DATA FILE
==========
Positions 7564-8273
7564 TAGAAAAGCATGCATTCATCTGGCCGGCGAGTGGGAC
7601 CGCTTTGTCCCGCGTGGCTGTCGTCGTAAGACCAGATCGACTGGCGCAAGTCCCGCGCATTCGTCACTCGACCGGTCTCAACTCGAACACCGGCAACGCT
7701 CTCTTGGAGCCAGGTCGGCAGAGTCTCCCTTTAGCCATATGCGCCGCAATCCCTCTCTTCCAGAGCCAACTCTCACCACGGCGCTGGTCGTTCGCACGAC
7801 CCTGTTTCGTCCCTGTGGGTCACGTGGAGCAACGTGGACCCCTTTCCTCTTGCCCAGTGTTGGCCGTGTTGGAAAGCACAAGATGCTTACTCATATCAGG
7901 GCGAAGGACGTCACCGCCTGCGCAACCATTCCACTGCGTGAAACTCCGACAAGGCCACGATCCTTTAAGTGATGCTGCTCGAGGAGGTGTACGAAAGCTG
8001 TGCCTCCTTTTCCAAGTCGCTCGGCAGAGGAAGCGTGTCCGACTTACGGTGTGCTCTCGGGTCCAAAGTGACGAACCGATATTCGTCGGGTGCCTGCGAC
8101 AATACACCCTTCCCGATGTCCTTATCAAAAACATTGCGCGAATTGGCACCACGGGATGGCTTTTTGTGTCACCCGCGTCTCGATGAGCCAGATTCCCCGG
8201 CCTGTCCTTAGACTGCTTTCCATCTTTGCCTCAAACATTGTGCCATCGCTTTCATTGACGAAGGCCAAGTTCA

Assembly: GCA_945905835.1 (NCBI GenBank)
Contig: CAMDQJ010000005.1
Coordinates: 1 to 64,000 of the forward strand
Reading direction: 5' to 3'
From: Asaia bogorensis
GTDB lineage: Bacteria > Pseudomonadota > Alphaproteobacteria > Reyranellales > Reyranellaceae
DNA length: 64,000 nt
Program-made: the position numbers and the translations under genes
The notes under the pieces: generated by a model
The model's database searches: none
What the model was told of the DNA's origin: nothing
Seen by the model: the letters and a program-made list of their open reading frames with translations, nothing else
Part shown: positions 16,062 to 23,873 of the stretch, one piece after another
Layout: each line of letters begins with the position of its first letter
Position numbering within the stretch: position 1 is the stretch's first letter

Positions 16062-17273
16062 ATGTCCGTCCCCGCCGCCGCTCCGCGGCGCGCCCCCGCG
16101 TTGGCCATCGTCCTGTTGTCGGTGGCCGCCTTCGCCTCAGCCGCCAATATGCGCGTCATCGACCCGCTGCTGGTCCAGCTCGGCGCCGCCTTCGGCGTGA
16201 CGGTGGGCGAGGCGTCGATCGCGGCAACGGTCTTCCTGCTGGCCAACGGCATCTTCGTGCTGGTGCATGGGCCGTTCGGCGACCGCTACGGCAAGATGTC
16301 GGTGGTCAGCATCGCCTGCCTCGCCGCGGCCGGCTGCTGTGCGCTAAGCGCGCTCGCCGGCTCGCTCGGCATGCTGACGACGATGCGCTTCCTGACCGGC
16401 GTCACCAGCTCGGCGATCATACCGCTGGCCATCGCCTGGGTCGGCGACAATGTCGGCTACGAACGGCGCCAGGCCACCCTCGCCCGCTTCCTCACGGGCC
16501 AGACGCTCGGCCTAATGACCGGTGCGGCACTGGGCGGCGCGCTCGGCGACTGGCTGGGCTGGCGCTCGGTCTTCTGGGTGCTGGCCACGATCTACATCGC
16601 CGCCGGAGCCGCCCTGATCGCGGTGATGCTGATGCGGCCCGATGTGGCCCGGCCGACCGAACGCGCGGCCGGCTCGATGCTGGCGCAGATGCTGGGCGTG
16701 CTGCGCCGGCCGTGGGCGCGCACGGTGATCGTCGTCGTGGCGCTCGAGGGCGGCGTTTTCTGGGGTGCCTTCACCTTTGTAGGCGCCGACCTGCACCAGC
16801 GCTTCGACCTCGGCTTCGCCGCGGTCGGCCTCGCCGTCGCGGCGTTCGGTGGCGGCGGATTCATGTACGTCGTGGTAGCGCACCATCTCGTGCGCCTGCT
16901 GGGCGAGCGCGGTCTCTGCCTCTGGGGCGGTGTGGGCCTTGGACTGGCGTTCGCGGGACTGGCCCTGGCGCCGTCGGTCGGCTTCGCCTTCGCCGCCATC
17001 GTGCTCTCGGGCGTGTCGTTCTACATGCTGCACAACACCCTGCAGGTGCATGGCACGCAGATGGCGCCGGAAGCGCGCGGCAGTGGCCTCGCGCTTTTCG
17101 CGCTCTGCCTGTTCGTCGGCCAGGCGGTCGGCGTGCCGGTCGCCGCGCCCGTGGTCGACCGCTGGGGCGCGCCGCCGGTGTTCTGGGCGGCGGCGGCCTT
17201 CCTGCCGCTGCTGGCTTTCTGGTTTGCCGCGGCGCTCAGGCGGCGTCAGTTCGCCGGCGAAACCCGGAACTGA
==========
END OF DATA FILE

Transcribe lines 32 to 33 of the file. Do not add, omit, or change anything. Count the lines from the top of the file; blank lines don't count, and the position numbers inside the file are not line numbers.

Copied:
16601 CGCCGGAGCCGCCCTGATCGCGGTGATGCTGATGCGGCCCGATGTGGCCCGGCCGACCGAACGCGCGGCCGGCTCGATGCTGGCGCAGATGCTGGGCGTG
16701 CTGCGCCGGCCGTGGGCGCGCACGGTGATCGTCGTCGTGGCGCTCGAGGGCGGCGTTTTCTGGGGTGCCTTCACCTTTGTAGGCGCCGACCTGCACCAGC